BRUSSELS – Eurozone finance ministers agreed in Brussels on Thursday to immediately disburse 34.3 billion euros in bailout funds for Greece.
Of this, 16 billion euros will go towards bank recapitalization, 7 billion for budgetary financing and 11.3 billion to finance Greece’s bond buyback program, which was completed this week.
European Union Economic and Monetary Affairs Commissioner Olli Rehn said that the decision was a definitive response to those who believed Greece would leave the euro.
“The Cassandras have been proved wrong,” he said. “They have been proved wrong by the commitment shown by Greece and the eurozone.”
The Eurogroup’s decision came after Greece completed a bond buyback of its government debt, worth just over 31 billion euros and which will lead to public debt being reduced by more than 20 billion euros.
The International Monetary Fund had insisted on the scheme as part of program to put Greek debt on a sustainable path, which would see it reach 124 percent of GDP by 2020.
The Fund threatened to withdraw further funding if the buyback was not successful.
IMF managing director Christine Lagarde took part in Thursday’s talks via teleconference.
Eurogroup chief Jean-Claude Juncker insisted that the IMF would stay on board with the Greek program even though the cost of the buyback was 1.2 billion euros higher than expected and would reduce debt by 9.5 percent rather than 11 percent of GDP.
“The IMF will take part in the program,” Juncker said at a news conference. He added that it “was not certain” that additional measures would be needed to bring Greece’s debt down to 124 percent by 2020.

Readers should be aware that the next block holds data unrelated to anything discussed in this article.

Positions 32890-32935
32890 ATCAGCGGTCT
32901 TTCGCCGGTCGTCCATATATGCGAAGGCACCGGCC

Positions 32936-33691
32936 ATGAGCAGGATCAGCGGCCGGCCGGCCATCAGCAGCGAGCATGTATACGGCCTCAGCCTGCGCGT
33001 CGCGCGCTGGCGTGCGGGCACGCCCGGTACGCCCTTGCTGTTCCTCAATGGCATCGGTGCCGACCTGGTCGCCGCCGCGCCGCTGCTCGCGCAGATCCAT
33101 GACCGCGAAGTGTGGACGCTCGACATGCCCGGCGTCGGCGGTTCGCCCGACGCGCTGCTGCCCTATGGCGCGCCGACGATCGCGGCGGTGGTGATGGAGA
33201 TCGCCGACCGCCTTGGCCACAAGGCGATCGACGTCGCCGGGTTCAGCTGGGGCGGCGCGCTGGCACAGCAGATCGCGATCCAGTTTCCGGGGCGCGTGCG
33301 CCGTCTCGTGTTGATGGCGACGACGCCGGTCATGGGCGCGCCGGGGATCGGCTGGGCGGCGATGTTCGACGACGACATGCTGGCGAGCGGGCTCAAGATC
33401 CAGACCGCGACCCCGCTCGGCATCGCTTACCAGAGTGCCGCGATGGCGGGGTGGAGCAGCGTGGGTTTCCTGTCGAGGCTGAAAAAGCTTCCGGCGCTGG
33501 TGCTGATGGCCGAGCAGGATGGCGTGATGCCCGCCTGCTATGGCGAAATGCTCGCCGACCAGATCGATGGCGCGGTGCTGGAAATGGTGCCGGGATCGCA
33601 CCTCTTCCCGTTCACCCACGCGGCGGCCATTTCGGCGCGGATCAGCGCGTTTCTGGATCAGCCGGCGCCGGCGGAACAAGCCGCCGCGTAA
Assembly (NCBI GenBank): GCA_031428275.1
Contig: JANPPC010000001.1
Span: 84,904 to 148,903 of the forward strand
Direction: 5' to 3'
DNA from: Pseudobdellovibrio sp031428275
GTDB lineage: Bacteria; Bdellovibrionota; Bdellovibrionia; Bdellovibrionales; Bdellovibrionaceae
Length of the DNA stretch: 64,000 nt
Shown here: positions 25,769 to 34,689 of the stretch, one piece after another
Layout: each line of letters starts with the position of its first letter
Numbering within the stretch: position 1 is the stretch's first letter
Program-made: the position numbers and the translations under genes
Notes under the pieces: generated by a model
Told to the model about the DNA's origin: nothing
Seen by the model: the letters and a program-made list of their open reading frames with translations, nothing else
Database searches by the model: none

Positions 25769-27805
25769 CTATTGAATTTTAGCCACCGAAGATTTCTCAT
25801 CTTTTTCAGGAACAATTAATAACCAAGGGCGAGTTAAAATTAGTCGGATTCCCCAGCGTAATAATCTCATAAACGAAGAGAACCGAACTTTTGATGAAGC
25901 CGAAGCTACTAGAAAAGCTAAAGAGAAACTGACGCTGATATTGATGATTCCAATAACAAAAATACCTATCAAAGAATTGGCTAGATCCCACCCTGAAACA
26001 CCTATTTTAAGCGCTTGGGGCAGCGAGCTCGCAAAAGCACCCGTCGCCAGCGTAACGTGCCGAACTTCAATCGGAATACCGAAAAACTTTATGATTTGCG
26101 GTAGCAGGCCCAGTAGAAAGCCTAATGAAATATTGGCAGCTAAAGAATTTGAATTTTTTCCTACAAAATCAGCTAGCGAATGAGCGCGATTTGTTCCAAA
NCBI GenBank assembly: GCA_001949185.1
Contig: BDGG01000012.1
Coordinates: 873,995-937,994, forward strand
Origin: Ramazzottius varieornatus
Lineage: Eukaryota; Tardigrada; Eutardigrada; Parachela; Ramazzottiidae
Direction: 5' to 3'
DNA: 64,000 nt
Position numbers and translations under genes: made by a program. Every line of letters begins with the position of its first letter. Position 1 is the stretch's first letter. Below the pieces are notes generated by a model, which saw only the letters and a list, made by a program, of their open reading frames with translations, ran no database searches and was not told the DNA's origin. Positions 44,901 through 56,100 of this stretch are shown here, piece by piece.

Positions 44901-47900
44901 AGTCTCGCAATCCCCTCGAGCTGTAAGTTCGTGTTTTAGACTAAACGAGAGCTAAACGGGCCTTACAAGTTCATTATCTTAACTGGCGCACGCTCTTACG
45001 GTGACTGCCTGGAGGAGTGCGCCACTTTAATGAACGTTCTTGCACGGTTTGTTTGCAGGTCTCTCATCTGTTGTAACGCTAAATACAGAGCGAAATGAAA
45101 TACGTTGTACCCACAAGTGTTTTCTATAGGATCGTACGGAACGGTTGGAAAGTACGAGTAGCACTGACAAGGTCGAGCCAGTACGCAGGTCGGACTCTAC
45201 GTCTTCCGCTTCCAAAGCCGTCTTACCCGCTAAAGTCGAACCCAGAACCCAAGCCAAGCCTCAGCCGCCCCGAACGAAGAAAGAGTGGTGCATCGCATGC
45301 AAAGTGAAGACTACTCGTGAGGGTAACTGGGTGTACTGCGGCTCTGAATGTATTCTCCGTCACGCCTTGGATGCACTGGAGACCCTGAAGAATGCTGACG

Rehn pointed towards changes in co-financing rules for EU structural funds could bridge the gap. He said the calculations would be made early next year.
As a result of Thursday’s decision, which also came after Greece agreed to a new round of austerity measures and structural reforms, Athens will receive a total of 49.1 billion euros by the end of the first quarter of 2013.
“The disbursement will be made in several tranches,” the Eurogroup said in a statement. “34.3 billion euros will be paid out to Greece in the following days. The remaining amount will be disbursed in the first quarter of 2013. First, a further amount to cover bank recapitalization and resolution costs will be paid out in January. Second, funds to cover budgetary financing will be disbursed in three sub-tranches, linked to implementation of specific memorandum of understanding (MoU) milestones to be agreed by the troika.”
“The disbursement today will allow liquidity to return to Greece,” said Rehn. “It will be essential to retain the tempo of reforms in Greece in the coming months, including tax reform and the fight against tax evasion.”
Prime Minister Antonis Samaras and Finance Minister Yannis Stournaras are due to hold a news conference in Brussels on Thursday afternoon to assess the Eurogroup’s decision.
LINK: Exclusive Olli Rehn interview to Kathimerini journalist Nikos Chrysoloras immediately after the Eurogroup meeting.